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Government Spending Multipliers over the Growth Cycle: What do they tell us in a Developing Economy?

20 April 2016 at 12:00 PM - 1:30 PM

Room 104, Campus on Viale Romania, 32

Speaker: Nuru Naser Yenus, LUISS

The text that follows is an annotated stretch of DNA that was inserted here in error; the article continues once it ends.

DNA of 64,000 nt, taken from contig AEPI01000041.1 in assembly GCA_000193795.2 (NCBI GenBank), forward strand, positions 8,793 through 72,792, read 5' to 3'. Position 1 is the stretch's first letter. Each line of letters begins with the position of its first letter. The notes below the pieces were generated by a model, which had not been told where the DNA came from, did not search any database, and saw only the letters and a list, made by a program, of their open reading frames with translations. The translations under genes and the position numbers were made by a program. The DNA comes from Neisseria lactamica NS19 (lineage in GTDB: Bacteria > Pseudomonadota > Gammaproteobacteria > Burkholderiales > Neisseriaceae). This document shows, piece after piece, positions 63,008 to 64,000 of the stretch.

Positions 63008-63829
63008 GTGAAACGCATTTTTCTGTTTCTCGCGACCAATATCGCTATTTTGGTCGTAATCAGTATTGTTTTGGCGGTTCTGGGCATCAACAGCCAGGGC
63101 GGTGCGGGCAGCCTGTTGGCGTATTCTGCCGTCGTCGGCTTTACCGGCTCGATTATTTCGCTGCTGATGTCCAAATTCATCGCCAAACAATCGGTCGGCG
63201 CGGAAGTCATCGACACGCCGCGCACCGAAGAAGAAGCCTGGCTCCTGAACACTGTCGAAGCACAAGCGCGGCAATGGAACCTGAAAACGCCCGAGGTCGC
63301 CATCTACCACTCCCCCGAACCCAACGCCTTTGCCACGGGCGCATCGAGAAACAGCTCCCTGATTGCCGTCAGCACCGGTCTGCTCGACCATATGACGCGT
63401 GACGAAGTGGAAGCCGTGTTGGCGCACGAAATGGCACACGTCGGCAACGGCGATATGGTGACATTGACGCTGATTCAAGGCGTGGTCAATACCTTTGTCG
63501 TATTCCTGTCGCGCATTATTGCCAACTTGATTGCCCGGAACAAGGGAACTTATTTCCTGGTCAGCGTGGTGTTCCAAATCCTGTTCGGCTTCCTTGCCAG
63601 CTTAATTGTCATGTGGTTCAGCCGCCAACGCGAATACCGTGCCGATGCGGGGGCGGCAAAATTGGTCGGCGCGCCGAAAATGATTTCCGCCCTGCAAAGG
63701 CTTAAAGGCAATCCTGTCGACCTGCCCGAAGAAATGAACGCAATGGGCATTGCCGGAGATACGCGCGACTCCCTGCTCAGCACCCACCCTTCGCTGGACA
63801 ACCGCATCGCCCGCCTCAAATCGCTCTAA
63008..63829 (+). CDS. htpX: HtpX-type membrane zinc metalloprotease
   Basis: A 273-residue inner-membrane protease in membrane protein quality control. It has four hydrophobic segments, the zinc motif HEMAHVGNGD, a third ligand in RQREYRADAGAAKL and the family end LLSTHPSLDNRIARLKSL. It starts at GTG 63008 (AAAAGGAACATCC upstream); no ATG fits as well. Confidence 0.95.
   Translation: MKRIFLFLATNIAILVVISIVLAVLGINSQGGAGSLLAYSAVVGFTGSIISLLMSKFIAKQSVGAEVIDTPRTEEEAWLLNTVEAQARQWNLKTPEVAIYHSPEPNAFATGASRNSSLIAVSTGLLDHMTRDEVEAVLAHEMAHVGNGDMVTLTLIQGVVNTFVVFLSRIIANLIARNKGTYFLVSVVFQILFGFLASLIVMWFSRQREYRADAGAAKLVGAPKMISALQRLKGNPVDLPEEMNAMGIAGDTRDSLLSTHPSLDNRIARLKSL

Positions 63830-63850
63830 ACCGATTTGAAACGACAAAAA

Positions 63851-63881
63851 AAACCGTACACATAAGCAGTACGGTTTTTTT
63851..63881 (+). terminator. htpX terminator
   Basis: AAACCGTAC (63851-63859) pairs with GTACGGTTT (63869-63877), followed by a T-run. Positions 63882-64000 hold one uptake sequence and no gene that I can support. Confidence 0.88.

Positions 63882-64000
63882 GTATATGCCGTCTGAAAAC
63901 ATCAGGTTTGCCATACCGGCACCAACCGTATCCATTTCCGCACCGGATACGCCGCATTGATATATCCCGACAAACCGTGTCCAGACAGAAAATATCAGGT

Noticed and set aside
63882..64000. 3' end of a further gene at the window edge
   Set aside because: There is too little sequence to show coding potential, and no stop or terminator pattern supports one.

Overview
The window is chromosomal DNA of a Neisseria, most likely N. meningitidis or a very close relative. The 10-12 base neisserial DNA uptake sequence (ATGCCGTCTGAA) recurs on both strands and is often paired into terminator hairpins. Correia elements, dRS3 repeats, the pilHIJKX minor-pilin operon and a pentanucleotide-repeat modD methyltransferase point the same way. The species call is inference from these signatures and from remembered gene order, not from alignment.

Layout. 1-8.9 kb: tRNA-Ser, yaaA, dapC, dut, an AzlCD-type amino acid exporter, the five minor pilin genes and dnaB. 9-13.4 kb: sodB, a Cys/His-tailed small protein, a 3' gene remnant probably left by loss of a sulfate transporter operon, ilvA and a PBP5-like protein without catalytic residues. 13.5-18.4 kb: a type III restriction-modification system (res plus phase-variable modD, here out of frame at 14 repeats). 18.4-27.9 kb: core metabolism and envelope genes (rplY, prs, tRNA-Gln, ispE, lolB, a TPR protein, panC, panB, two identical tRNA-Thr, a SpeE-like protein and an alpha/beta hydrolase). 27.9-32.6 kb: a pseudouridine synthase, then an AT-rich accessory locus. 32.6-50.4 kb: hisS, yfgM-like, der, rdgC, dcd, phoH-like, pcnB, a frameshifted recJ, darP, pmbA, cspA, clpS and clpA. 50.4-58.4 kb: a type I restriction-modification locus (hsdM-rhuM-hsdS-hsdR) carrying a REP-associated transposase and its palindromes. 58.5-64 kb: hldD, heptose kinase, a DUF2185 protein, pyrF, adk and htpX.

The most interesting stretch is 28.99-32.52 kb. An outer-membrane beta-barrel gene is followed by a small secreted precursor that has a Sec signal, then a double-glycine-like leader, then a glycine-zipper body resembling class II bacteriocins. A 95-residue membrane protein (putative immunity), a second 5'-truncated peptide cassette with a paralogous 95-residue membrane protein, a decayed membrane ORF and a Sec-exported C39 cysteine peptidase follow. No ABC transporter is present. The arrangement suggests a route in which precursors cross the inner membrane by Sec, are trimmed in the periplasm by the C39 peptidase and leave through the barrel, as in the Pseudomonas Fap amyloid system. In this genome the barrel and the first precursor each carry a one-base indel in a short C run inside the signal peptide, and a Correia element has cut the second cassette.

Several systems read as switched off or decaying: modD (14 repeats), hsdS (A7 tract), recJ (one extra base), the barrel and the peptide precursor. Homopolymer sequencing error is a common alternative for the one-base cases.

Abstract: Developing/emerging market economic cycle tend to be more volatile than developed countries' whilst being more prone to large shocks such as the recent global financial crisis. Since the crisis, affected economies – including South Africa – have endured a downward shift in their long-run growth trajectory. In this regard, fiscal policy could play a central role in dampening economic fluctuations and promoting long-run growth. To this end, South Africa passed a fiscal rescue package of around 1.2 percent of GDP in 2009. The effectiveness of this fiscal package remains, however, an open question. To address this point, we are going to study the asymmetric effects of government spending shocks in this small open economy using a model incorporating nonlinearities into the dynamic relationship between fiscal policy and real economic activity over growth cycle. Additionally, we are also going to investigate how output multipliers for government purchases may alter for different components of government spending.